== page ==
NIH Record - National Institutes of Health

'Recalibrated Warrior'

Injured Veteran Shares Inspiring Story

Mills raises his prosthetic arm
Travis Mills

A bad day at work usually doesn’t have lifelong repercussions. When Travis Mills had a bad day at work—on Apr. 10, 2012—it would affect every day of his life going forward. Mills, a retired U.S. Army staff sergeant, lost all four limbs that day, during his third deployment in Afghanistan. Yet he’s not just surviving, he’s inspiring countless others through his determination, humor and optimism.

Just don’t call him wounded. “I hate being called wounded,” Mills told the crowd during a recent Deputy Director for Management seminar in Masur Auditorium. “I prefer recalibrated warrior.”

Mills is 1 of only 5 servicemen from the Iran and Afghanistan wars to survive injuries as a quadruple amputee. On that hot April day in Afghanistan, he and his troops strapped on gear to sweep the ground for bombs. They didn’t find any until Mills tossed down his backpack, which landed on a bomb. The explosion nearly killed him and injured two other soldiers.

Speaking at NIH, he said, “I just hope I don’t bomb this, because last time look what happened...” He paused for effect and smiled, inviting the crowd to laugh with him. “I’m gonna be like that bomb in 2012; it will be a surprise. You’re not gonna see this coming.”

Now, as a motivational speaker and international advocate for veterans and amputees, the gregarious Mills said, “I tell jokes to disarm the situation.”

When the accident happened, medics rushed over to Mills, tying tourniquets around his four limbs to stop the bleeding. “In my head, I’m not going to make it,” Mills recounted. “I’ve seen guys die from a lot less. I told my medics, ‘Don’t worry about me; you’re not gonna save me. Go fix my guys.’”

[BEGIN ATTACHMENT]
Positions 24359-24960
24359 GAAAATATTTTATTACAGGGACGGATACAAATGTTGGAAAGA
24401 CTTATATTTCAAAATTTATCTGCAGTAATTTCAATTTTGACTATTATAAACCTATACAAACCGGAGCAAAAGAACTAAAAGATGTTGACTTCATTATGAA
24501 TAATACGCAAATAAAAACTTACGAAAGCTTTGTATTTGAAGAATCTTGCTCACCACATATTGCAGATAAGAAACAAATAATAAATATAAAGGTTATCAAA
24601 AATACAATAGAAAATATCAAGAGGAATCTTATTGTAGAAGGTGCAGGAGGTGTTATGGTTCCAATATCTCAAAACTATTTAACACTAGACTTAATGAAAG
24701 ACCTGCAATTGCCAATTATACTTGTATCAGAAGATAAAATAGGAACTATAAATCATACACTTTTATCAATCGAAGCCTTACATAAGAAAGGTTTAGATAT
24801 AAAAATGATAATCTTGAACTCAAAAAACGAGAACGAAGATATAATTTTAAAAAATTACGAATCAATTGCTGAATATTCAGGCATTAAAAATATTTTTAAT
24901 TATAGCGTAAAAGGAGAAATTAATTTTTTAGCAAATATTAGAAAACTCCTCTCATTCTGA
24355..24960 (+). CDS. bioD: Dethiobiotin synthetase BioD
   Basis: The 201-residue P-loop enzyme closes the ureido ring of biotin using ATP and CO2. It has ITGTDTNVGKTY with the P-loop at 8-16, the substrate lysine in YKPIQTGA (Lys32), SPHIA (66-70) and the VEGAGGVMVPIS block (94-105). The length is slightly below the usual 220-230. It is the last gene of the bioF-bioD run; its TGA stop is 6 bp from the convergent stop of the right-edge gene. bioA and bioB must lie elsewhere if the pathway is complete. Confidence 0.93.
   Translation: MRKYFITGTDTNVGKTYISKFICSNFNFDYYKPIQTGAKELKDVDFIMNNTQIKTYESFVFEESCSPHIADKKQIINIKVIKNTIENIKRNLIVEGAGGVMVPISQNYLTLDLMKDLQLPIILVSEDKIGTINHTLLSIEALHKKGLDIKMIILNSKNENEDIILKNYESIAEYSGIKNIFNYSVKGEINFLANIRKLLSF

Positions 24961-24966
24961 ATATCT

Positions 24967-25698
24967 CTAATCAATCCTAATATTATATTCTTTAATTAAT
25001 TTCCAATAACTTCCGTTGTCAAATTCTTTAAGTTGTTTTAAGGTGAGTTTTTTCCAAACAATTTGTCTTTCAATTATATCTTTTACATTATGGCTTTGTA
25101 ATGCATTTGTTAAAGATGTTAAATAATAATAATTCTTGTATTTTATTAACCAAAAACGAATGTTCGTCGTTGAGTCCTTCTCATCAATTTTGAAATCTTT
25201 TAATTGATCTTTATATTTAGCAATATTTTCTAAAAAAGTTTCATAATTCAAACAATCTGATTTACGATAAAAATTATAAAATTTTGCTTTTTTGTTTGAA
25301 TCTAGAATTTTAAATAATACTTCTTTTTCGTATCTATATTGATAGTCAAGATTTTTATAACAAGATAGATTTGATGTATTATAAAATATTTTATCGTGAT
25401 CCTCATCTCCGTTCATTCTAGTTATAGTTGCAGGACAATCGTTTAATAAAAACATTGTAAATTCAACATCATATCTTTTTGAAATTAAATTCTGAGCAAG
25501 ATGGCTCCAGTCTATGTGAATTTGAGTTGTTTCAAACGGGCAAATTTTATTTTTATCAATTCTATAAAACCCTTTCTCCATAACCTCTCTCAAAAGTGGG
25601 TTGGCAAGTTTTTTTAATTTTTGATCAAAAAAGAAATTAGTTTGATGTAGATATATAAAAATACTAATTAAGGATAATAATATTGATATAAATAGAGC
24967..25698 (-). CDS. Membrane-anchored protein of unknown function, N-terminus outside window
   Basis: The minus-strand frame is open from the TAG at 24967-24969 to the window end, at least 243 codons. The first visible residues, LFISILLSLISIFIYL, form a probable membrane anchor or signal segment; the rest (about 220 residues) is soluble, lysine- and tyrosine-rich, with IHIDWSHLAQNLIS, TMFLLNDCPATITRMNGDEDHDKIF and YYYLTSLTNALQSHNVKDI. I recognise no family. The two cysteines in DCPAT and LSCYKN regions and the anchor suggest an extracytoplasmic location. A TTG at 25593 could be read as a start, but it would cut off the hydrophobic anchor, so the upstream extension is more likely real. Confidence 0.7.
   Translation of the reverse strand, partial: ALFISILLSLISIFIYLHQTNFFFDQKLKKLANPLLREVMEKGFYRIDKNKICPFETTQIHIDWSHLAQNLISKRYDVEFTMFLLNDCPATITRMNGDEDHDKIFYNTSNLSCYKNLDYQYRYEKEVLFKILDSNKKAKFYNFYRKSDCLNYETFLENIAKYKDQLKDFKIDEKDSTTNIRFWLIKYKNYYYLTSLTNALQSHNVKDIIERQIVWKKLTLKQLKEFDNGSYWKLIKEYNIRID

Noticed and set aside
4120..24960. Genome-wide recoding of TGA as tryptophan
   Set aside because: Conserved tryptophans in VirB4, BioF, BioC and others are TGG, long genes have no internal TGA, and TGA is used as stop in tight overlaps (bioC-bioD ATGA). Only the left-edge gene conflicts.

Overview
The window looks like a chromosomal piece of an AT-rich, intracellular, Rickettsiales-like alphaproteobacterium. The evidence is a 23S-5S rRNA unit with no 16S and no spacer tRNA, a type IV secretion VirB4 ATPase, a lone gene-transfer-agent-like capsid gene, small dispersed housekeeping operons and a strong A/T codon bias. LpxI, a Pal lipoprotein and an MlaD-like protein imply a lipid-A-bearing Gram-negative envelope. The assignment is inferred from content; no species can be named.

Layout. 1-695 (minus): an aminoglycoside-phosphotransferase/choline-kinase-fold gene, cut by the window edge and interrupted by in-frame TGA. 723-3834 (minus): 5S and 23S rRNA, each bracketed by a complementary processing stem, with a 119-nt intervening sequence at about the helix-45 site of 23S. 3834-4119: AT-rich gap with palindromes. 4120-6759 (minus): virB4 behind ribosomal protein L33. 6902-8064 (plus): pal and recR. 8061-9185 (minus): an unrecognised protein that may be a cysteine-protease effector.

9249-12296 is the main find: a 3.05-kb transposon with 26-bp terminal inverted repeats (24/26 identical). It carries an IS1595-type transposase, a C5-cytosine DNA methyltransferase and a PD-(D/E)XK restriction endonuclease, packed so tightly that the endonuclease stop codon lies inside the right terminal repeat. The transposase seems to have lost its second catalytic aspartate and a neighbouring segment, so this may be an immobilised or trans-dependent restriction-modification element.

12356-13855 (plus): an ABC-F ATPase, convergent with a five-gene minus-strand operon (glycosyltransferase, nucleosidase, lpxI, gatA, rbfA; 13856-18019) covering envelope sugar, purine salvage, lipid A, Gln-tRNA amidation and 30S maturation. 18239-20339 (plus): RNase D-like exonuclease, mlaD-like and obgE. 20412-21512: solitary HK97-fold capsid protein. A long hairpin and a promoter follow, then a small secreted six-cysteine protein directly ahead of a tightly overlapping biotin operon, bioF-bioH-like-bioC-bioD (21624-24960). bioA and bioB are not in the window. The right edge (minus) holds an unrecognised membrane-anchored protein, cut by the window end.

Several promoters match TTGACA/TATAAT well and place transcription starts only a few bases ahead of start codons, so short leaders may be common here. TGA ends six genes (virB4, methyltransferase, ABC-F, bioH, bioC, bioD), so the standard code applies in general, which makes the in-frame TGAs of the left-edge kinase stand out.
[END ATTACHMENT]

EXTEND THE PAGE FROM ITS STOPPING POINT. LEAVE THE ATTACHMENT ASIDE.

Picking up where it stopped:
The medics put Mills on a chopper to Kandahar where he was rushed into surgery, the first of which lasted 14 hours. He’d need more than 30 blood transfusions. “It’s pretty incredible,” Mills said. “Had they loosened one tourniquet, I’d have died within 3 minutes.”

Mills standing on prosthetic legs in front of slide showing his family before his accident
A quadruple amputee, Ret. Army Staff Sgt. Mills, now a motivational speaker and international advocate for veterans and amputees, shares his motto: “Never give up; never quit.”

Photo:  Chia-Chi Charlie Chang

In those first days, upon realizing the extent of his injuries, Mills said he became withdrawn, embarrassed and angry. He doubted he could be a proper husband and father. How did an athletic, active guy from small-town Michigan wind up here?

But then he was transferred to Walter Reed National Military Medical Center, reunited with his wife Kelsey and baby daughter Chloe and his outlook began to change. He was further motivated by a visit from another quadruple amputee vet, Marine Cpl. Todd Nicely, who told Mills he would again dress and feed himself, walk and even drive.

An audience volunteer helps Mills demonstrate features of his prosthetic arm.
Ellen, an audience volunteer, offers commands to demonstrate the voice-activation feature of Mills’ prosthetic arm; when his hand repeatedly doesn’t respond, Mills reveals his hand is not actually voice activated.